There was a wealth of intriguing flavor combinations and cutting-edge creativity on display last night at the Wildcat Lounge, where eight bartenders battled for the chance to reach next Thursday’s final round of The Santa Barbara Independent‘s Masters of Mixology Mix-Up. Whether it was blending whiskey with candied figs and a balsamic vinegar reduction or making your own bright blue triple sec and deep red raspberry liqueur or trying to get the judges to suck down shots upside down, the semifinal round offered entertainment, education, and insight into the latest and greatest in the modern world of craft cocktails.
And it wasn’t just the judges and lucky emcee (that’d be me) who got to sample the libations, for each of the bartenders followed their heat by making up another batch for the crowd to try for the easy-drinking price of $1, certainly the happy-hour deal-of-the-night anywhere in town.
Of the eight competitors, four were declared winners by the two panels of four judges each, namely Wildcat owner Bob Stout; graphic designer Scott Wallin, who won this paper’s amateur cocktail competition this past summer; attorney Sonny Chehl, who’s come in second place in the amateur cocktail competition every year we’ve hosted it; the Santa Barbara Downtown Organization’s Ashleigh Davis, who is one of the visionaries behind this October’s epicure.sb celebration of food; and, never shying away from free sips of tasty booze, The Independent‘s own George Yatchisin, Robby Robbins, Brandi Rivera, and Shannon Kelley.
The four moving on to the finals — which go down next Thursday, October 4, at Harry’s Plaza Cafe, 5:30-7:30 p.m. — are, in no particular order:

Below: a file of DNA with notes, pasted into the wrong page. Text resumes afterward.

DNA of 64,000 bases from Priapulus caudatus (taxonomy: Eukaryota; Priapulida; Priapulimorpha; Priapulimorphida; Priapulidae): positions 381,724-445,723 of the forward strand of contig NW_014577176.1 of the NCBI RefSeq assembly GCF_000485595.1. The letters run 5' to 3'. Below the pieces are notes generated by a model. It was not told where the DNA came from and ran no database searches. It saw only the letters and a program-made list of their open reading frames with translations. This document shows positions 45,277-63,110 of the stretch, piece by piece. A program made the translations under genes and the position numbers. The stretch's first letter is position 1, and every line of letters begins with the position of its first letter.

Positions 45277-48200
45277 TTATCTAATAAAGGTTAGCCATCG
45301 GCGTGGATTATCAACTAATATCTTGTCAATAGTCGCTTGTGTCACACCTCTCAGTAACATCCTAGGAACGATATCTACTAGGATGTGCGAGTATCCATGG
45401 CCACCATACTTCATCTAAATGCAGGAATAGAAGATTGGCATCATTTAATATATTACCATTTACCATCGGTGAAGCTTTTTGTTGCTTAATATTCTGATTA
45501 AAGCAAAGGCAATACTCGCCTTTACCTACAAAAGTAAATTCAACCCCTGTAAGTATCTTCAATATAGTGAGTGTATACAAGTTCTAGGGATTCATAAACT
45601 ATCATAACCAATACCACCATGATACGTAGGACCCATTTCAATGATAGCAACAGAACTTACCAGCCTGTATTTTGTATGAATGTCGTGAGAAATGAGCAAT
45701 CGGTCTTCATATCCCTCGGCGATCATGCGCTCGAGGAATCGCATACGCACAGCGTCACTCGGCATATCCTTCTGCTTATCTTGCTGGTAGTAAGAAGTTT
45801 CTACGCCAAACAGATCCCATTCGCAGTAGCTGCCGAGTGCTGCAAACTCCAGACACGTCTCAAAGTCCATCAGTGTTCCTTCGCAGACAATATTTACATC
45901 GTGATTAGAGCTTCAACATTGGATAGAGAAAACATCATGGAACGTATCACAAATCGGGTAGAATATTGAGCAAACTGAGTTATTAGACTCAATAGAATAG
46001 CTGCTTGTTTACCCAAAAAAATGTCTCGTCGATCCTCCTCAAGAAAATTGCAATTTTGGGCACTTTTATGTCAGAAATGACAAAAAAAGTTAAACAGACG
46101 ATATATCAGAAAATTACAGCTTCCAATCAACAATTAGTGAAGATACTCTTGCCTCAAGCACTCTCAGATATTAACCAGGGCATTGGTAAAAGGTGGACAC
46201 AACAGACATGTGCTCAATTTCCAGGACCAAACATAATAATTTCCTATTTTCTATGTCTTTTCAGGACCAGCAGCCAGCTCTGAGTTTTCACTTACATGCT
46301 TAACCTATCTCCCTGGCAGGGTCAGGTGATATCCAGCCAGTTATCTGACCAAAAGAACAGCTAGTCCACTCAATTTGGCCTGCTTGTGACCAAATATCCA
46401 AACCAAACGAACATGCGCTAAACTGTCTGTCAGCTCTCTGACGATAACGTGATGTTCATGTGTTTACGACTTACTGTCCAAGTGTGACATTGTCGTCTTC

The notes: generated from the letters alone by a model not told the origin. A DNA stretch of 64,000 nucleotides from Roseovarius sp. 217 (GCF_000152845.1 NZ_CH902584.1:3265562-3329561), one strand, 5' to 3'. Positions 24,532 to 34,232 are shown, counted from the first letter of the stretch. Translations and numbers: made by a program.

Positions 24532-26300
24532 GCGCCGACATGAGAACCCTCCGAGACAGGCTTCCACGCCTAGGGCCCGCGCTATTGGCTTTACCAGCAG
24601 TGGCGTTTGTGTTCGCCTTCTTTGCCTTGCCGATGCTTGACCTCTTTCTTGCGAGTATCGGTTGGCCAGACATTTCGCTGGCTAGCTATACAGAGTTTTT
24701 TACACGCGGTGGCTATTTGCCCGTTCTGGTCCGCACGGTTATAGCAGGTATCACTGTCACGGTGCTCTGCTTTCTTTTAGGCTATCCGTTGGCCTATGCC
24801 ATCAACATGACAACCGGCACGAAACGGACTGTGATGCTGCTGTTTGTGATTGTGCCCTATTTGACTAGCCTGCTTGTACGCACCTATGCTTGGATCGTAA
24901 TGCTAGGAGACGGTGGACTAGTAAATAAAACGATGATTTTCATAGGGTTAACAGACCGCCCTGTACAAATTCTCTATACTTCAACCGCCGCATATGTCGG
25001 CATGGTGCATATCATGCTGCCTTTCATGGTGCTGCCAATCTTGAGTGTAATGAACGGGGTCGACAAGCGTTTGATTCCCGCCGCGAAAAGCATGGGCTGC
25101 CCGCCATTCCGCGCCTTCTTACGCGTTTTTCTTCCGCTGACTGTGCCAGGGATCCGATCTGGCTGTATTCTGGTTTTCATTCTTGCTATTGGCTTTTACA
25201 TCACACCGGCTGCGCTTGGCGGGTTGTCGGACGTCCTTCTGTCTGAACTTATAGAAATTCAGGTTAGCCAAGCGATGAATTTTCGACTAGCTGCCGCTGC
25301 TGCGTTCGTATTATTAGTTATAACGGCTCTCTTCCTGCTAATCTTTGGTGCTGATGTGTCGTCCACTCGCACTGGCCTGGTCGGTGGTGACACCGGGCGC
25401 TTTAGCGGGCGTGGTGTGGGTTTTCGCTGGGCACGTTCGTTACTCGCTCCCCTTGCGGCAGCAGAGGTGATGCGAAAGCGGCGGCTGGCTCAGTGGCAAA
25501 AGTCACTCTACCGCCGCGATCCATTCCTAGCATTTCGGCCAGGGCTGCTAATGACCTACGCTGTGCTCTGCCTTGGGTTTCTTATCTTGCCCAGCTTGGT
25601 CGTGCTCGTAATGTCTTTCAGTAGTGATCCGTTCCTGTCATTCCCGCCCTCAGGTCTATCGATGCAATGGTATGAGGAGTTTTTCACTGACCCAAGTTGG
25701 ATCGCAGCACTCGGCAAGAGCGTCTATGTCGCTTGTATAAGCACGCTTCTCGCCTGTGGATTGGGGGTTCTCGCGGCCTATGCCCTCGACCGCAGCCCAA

Alavaro Rojas: Rojas opened Alcazar on the Mesa nearly 13 years ago without a lick of bartending experience — save for a couple gigs as “keg master” in Isla Vista during college — and his first drink, a simple margarita, was sent back because it tasted like “anti-freeze.” Since then, he’s been on “a quest to find, drink, and execute the best cocktails” he can, also opening Milk & Honey on Anapamu Street along the way. His “Lava Cava” featured St. Germain’s elderflower liqueur, hibiscus flower liqueur, fresh-squeezed lime, Spanish cava, organic locally grown raspberry, and caviar lime.
Patrick Reynolds: A musician, philosopher, botanist, actor, and chef — which is his way of saying that “SBCC is too gorgeous to leave” — Reynolds is now a bartender at both the ‘Cats, Hungry and Wild. “I make cocktails like my mom makes soup,” he explained. “Tasty.” His take on a peach cobbler with bacon was called “Smokey and the Bandit,” featuring bourbon, lemon, hickory smoked pistachios, farmers market peaches, and fresh thyme.
Rick Reyes: A “speed bartender” from Chicago, Reyes has worked in such famous Windy City bars as Walter Payton’s Thirty Fourʼs and Studebakerʼs, serving celebrities like Michael Jordan, Barbara Streisand, Jeff Bridges, and more. Today, he makes drinks for Santa Barbara Catering but also infuses intriguing ingredients into a wide range of liquors. They were on full display as part of his “Bomb Pop Martini,” which included infused vodka, infused blue liquor, and infused raspberry liquor, served alongside a cupcake.
Chris Nordella: Currently the assistant food and beverage manager at the Four Seasons Biltmore, Nordella was born and raised in Southern California and has been working in the restaurant biz since he was 16 and working behind bars since 21. At age 17, he started bartending his parents’ backyard parties, developing quite a reputation for impressing the neighbors with his inebriating skills. His “Tequila Fresca” featured Deleon Diamante Tequila with muddled cilantro, celery, serrano chili-infused simple syrup, lime juice, and lemon-lime soda.